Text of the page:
their support of the products of tomorrow will be essential to the bottom line of any

corporation. 35% of EcoMoms are sending their children to school with waste-free

lunches and snacksxix “Brands with or who want to build equity with moms around

nurturing and responsibility themes have a powerful platform here,” recommends Linda

Gilbert, CEO of EcoFocus. “It’s a new archetype that will define next generation

products and communications.”


Implications for Marketing Strategy:

       About a third of the population report that they are changing their purchasing

behavior to shop retailers who are implementing greener practicesxx
       "While the current good intentions of corporations and consumers are helpful,
       serious eco-results will depend on making products and processes more
       sustainable without consumers even noticing it, and, if necessary, not leaving
       much room for consumers and companies to opt for less sustainable alternatives
       to begin with.xxi

       Given that 2 in 4 Americans agree that a cleaner planet starts at homexxii, the eco

trend seems to be taking roots around the individual consumer rather than mass-market

consumption. Timothy Kenyon of GfK Roper Consulting states “the demands of

environmentally-friendly products and corporate social responsibility have not only gone

mainstream, but have taken root in people’s values systems.” xxiiiThe niche characteristic

that defines eco advertising and is the most important characteristic in determining how

to advertise is the fact that the advantages of eco sell themselves, morally and

arguably by necessity even. Eco is about simplicity. Consumers of the eco culture are

looking for technology and innovation that makes life simpler or increases the overall

quality of life. In terms of marketing, a similar strategy should be employed; “Businesses

should make life easy for consumers. The easier it is for consumers to buy sustainable

products, the more successful the company will be.”xxiv


So how do businesses – no matter what size – reach out to mainstream consumers
according to Green Economy Post? xxv

   1. Speak to “My world, My life:” relate to an issue that consumers can easily
      relate to, such as their health or their children’s safety.
   2. Beware of missionary marketing: consumers are not looking to save the planet
      and missionary marketing messages will fall short in driving brand awareness
      and sales.
   3. Keep it positively interesting: green products should be cool, or at least make
      people feel good when buying, consuming or using them. Images of polar bears
      sinking won’t get traction in the new green economy.
   4. Help sort it out: consumers want to adopt environmentally sustainable
      behaviors, but most don’t know how. Clarify in your marketing materials exactly
      how your product helps the environment and the community
   5. Keep it clean: customers want to deal with clean products and will buy those
      with no toxic chemicals.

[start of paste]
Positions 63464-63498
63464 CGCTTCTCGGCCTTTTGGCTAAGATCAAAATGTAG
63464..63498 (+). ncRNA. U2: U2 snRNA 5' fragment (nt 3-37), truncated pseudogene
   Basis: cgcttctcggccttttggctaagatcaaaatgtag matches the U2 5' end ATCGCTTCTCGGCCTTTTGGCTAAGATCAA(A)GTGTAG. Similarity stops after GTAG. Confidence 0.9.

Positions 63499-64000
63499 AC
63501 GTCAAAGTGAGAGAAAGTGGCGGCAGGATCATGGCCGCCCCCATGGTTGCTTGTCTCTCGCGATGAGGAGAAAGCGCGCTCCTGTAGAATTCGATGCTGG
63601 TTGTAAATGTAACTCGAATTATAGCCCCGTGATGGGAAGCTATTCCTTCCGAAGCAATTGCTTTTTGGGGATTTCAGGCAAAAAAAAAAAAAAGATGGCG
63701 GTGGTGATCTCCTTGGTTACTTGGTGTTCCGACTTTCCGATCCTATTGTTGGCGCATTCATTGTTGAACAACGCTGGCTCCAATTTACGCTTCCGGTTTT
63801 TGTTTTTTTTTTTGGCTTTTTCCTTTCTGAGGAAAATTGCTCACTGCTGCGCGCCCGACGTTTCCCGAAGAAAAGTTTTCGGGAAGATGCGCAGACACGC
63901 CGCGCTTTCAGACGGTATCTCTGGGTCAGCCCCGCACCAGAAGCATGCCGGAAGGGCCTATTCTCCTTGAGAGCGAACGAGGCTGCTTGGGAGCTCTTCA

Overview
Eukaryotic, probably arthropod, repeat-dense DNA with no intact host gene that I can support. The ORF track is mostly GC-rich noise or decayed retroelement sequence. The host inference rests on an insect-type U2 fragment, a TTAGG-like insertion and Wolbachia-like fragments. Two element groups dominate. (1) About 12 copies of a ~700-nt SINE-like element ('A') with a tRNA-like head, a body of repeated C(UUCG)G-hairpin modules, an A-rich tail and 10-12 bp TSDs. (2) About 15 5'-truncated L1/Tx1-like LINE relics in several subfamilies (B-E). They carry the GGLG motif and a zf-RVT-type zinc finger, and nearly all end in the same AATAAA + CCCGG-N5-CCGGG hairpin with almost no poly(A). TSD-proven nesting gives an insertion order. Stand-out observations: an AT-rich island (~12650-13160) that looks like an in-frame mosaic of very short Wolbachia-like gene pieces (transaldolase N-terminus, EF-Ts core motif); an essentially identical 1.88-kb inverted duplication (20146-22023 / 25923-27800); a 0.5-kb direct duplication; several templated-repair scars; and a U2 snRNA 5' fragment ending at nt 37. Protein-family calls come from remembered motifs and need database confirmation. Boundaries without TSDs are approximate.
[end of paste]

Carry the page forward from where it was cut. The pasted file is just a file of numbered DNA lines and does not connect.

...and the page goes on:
6. Make a visible difference: people want to be perceived as green too. The more
      environmentally responsible you are, and the more impact you have in the green
      industry, the more customers will buy your product (or service).
   7. Bring it closer to home: at the end of the day, consumers are more concerned
      with issues that directly impact their lives, such as their child’s health or the
      quality of the air in their office. Relate to something they personally relate to, and
      your brand awareness will go up

       The eco movement is based in reality, and as such, marketing needs to be

realistically honest. Marketers have included facts in their commercials that surprise

consumers about the way current trends affect the environment. Scott’s new Roll-less

Toilet Paper has removed the cardboard roll from the inside of the tube. “The innovation

could eliminate millions of pounds of cardboard material, much of which is not recycled

by customers. Alyson Gomez, a spokeswoman for Kimberly-Clark, said toilet paper tubes

account for 160 million pounds of waste in the U.S. every year. ‘End to end it can take

you to the moon and back twice.’” xxvi

       Overall, we tend to see a polarization of the consumer in the eco trend. On one

side there is the environmentally uneducated & low environmental importance consumers

while on the other end there is the environmentally conscious and environmentally active

consumers. The educated consumer invests in green products because it’s logical via

analysis. These consumers however are currently purchasing within the green industry. It

is the environmentally uneducated and low environmental importance consumer, which

comprises the majority of the population, that eco marketers will have the challenge of

convincing to go green. Trendwatcher.com reports that in order to target this

demographic, we can expect to see: a number of leading brands in 2011 switch from

purely marketing their products' sustainability and eco-friendliness and taking aim right
at the heart of traditional alternatives: stressing the superior quality and design,

increased durability and/or lower running costs of products in ways that will appeal to

even the most eco-skeptic, self-centered or financially-challenged consumer.xxvii



i
     McClendon, By Emily. "Clearing the Air About Green Marketing." SuperGreenMe - Green Social Network, Eco Living Tips, Video, Reviews, News. 4
              June 2010. Web. 02 Dec. 2010. <http://www.supergreenme.com/go-green-environment-eco:Clearing-the-Air-About-Green-Marketing>.
ii
      McClendon, By Emily. "Clearing the Air About Green Marketing." SuperGreenMe - Green Social Network, Eco Living Tips, Video, Reviews, News. 4
               June 2010. Web. 02 Dec. 2010. <http://www.supergreenme.com/go-green-environment-eco:Clearing-the-Air-About-Green-Marketing>.
iii
      "“Eco Evolution” Still Key Consumer Trend « Good and Green Essentials." Good and Green Essentials. 17 Oct. 2010. Web. 02 Dec. 2010.
               <http://goodandgreen.wordpress.com/2010/10/17/“eco-evolution”-still-key-consumer-trend/>.
iv
      "“Eco Evolution” Still Key Consumer Trend « Good and Green Essentials." Good and Green Essentials. 17 Oct. 2010. Web. 02 Dec. 2010.
               <http://goodandgreen.wordpress.com/2010/10/17/“eco-evolution”-still-key-consumer-trend/>.
v
      Riberio, Sofia. "Sustainable Brands And Consumer Attitudes." The Green Economy Post: Green Careers, Green Business, Sustainability. 18 June 2010.